The Nature of Trust

Trust is the sense that another person or human organization has integrity and will act in our best interest.  It is distinct from love and friendship; we place our trust in many who we do not love or befriend and, through the course of our lives, we love some individuals who we cannot trust.

Our ability to trust others is likely affected by our early childhood experience; if we are ignored, abused or abandoned by parents or caretakers, we may find it hard to trust other individuals.  In like manner, repeated episodes of misplaced trust may diminish our capacity to rely on other human beings.  For most of us, over the years, we come to trust a mix of individuals and organizations that earn our respect and rely on them repeatedly for their advice and support; among these are friends and loved ones with whom we share our passions, beliefs, hopes and fears.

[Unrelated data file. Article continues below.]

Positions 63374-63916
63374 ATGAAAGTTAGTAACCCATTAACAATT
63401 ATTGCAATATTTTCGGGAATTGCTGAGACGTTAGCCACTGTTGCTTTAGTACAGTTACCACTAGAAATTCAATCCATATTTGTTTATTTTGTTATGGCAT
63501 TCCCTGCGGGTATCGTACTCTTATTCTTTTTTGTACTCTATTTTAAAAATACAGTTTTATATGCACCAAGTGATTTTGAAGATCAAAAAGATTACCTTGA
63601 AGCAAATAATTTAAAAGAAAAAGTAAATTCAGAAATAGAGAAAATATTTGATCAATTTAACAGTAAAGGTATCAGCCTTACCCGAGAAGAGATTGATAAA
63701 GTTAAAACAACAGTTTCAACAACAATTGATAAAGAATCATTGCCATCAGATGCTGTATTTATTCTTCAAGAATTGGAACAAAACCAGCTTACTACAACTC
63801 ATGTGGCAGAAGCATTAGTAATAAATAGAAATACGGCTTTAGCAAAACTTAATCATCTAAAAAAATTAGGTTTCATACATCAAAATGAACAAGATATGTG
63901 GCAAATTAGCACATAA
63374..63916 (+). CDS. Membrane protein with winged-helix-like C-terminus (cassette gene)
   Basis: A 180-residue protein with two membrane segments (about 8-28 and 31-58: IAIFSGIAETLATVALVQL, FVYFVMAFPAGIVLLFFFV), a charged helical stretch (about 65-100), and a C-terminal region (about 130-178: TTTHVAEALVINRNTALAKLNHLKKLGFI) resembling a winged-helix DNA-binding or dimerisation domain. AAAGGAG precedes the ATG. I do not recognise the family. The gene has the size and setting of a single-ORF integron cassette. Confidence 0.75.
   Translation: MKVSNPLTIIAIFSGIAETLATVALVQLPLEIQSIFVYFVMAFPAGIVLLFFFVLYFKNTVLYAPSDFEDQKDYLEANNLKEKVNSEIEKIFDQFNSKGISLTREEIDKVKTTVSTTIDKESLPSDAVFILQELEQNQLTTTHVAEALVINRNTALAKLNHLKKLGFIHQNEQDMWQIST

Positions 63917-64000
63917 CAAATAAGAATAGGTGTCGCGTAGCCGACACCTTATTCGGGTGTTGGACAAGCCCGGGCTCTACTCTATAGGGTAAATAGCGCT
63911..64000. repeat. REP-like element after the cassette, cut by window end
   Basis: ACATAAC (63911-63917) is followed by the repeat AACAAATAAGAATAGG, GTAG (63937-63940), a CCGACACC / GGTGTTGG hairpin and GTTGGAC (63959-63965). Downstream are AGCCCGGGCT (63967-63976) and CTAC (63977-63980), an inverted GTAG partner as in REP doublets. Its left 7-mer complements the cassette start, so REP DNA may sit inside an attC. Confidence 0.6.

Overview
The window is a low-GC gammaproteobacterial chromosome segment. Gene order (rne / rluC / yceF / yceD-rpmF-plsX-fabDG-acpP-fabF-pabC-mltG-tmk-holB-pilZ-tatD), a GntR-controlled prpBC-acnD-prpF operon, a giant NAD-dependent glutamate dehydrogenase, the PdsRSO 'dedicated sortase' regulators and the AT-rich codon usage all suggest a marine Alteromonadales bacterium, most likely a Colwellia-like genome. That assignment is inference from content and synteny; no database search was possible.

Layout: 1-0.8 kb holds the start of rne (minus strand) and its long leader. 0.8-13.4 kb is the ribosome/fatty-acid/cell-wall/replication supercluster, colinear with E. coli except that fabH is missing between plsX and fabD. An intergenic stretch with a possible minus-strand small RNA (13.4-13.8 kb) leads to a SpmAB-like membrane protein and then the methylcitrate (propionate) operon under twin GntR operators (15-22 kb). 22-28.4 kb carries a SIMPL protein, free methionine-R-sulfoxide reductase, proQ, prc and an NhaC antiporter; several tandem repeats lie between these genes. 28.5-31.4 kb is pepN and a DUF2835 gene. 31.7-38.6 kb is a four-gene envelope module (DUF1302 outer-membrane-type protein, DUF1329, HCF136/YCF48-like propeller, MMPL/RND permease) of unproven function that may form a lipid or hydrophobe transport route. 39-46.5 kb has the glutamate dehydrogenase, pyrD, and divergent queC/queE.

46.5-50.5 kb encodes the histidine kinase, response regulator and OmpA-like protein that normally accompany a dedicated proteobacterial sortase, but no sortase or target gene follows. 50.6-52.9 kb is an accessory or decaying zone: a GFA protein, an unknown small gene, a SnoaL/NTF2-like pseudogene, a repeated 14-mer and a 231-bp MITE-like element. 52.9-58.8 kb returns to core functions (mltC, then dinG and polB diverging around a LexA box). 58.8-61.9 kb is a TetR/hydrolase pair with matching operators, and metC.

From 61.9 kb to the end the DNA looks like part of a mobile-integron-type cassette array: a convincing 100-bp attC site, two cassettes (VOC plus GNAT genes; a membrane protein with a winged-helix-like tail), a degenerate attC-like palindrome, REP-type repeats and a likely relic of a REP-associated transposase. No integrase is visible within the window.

Trust is not always permanent.  Some who earn our trust later prove to be deceitful or unreliable; examples are charitable, financial or religious organizations that demonstrate fraudulent activity or engage in behavior that defy their basic tenets.  While our trust in others is frequently tested, we cannot flourish without a willingness to rely on fellow humans and the organizations that foster our passions; in the end, social trust is a vital component of our lives.